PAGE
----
5. Of the three dietary macronutrients, only dietary carbohydrates are non-essential. Thus it is established that the minimal daily dietary requirement for carbohydrate is zero grams per day. 

6. Even in persons with T2DM eating 25-50g carbohydrate/day, the liver produces an excess of glucose (from protein and fat).  As a result blood glucose concentrations are elevated in T2DM – one of the diagnostic hallmark features of the disease.

diabetes7. The statement that glucose is the sole fuel for human brain activity is false – the brain has a great capacity to use alternate fuels, both ketones and lactate for its energy needs. The corollary that persons with T2DM must eat carbohydrates to insure adequate brain function is also false. In fact brain glucose uptake is already maximal at a blood glucose concentration of 1.5mmol/L whereas blood glucose concentrations even in T2DM patients eating 25-50g carbohydrate/day is seldom less than 5mmol/L.

8. Both in healthy normals and in persons with T2DM, the single most important determinant of the blood glucose concentration and especially the rise after meals, including the rise in blood insulin concentrations, is the amount of glucose delivered from the gut. Which in turn is a direct function of the amount of carbohydrate that is ingested.

9. Thus it makes absolute sense that the crucial intervention to regulate blood glucose (and insulin) concentrations in persons with T2DM, is to limit the amount of carbohydrate they are advised/allowed to eat. Intermittent fasting is another technique to insure that blood insulin concentrations remain low.

10. My father did not die (nor will I) because his brain was not receiving enough glucose. He died because he developed disseminated obstructive arterial disease. Thus the prevention of the fatal complications in T2DM requires that we understand what causes arterial disease in T2DM.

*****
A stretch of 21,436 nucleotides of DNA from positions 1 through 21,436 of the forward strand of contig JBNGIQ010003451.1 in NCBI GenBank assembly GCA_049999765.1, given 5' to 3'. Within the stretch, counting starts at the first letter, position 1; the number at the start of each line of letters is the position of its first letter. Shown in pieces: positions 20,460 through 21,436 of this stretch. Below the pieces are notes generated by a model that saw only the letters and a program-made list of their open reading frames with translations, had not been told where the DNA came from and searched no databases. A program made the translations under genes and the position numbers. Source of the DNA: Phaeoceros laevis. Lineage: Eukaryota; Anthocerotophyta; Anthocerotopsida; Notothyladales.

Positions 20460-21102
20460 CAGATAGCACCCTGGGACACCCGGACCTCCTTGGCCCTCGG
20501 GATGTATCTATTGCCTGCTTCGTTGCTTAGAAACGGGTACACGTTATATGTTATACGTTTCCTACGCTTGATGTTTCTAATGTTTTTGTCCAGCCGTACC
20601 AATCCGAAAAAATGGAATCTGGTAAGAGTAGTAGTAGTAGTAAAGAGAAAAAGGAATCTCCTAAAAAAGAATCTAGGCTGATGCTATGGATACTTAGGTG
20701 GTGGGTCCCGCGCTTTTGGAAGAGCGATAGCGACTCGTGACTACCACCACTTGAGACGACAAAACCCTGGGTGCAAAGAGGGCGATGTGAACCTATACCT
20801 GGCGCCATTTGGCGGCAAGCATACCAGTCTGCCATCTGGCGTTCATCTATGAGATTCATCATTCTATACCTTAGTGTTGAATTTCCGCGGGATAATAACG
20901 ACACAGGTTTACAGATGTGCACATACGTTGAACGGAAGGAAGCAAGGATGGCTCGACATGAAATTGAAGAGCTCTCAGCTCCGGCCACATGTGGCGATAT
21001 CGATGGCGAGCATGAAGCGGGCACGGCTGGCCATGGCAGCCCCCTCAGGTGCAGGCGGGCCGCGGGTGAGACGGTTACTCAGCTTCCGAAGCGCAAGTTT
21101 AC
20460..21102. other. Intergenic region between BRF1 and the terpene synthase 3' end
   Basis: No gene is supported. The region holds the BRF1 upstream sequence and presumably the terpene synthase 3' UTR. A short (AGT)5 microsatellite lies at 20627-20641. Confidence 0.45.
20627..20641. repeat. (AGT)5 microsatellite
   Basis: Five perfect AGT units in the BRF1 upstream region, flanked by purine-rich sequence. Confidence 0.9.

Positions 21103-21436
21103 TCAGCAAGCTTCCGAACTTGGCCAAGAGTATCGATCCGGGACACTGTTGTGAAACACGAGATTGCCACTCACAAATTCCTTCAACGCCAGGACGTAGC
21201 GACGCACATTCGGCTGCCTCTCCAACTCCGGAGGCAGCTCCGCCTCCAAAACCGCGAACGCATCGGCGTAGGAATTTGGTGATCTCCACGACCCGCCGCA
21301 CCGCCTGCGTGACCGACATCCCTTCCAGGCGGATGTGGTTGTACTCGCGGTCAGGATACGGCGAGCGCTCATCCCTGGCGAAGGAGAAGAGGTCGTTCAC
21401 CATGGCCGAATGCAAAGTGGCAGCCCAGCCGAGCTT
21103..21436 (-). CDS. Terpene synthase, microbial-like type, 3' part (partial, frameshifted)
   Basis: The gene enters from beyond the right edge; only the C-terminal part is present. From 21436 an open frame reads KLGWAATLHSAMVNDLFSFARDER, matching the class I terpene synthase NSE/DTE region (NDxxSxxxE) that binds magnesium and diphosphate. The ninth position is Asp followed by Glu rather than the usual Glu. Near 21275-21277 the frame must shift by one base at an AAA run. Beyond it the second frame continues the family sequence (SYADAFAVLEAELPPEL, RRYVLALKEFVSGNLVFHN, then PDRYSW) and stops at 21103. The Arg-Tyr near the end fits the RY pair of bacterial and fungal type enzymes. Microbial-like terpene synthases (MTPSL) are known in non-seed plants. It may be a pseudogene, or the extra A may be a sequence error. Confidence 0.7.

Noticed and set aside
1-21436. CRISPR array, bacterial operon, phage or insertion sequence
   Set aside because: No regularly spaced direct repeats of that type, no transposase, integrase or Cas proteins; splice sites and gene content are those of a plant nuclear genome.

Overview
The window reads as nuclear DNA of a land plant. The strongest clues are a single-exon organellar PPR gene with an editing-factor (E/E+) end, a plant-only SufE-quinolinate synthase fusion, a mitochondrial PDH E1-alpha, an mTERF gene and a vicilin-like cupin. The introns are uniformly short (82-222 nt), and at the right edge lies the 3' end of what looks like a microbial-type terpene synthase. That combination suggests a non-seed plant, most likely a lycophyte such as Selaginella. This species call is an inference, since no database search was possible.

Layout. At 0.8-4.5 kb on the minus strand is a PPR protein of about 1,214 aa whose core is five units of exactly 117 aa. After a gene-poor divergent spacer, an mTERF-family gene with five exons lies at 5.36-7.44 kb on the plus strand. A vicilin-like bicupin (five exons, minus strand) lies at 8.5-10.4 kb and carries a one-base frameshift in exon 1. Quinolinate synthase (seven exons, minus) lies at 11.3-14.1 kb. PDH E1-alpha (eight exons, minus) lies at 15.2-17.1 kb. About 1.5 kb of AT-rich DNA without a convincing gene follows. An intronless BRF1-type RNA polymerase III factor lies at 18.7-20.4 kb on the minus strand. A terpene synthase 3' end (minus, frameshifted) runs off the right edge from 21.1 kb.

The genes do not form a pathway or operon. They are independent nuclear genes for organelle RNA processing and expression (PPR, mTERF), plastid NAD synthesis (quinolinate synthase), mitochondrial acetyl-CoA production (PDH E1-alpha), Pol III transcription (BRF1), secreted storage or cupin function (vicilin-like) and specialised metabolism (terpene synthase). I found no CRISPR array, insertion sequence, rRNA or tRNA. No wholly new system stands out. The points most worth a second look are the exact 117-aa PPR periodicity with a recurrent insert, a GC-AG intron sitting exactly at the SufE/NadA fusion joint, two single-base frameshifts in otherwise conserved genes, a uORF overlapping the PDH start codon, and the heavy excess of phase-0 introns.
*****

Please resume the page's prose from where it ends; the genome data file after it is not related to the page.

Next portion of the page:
11. The arterial damage that occurs in T2DM is due to a continual state of hyperinsulinaemia associated with abnormalities in blood glucose and lipid concentrations, the latter caused by NAFLD. The key blood markers of this atherogenic dyslipidaemia are the following:

  • Elevated fasting blood glucose and insulin concentrations
  • Elevated glycated haemoglogin (HbA1c) concentrations
  • Elevated blood triglyceride and ApoB concentrations
  • Low HDL-cholesterol concentrations
  • Increased numbers of small, dense, highly oxidizable, LDL-particles (Pattern B)
  • NAFLD shown by elevated blood gamma-glutamyltransferase activity and evidence of fatty liver with different scanning techniques

12. All these markers are worsened by high carbohydrate diets and improved by diets high in healthy fats and extremely low in carbohydrates (~25g carbohydrate/day).

Thus it seems clear to me what diets we who have T2DM should be following. It surely is not rocket-science! On the basis of this hard scientific evidence, I have made my choice.  But I am always open to modification, should new information, based on credible scientific evidence from appropriately robust scientific methods, show there is an even better way.

Reference: Freemantle S. Diabetes: A Global Epidemic. Longevity.  July 2016, pp 37-48.

  • Dr Tim Noakes is emeritus professor at the University of Cape Town and Chairman of The Noakes Foundation.  He is co-author of two books with a nutritional bias – The Real Meal Revolution and Raising Superheroes – as well as Lore of Running which was recently voted the 9th Best Ever Book on Running.
  • This blog appears on The Noakes Foundation website and is republished with permission.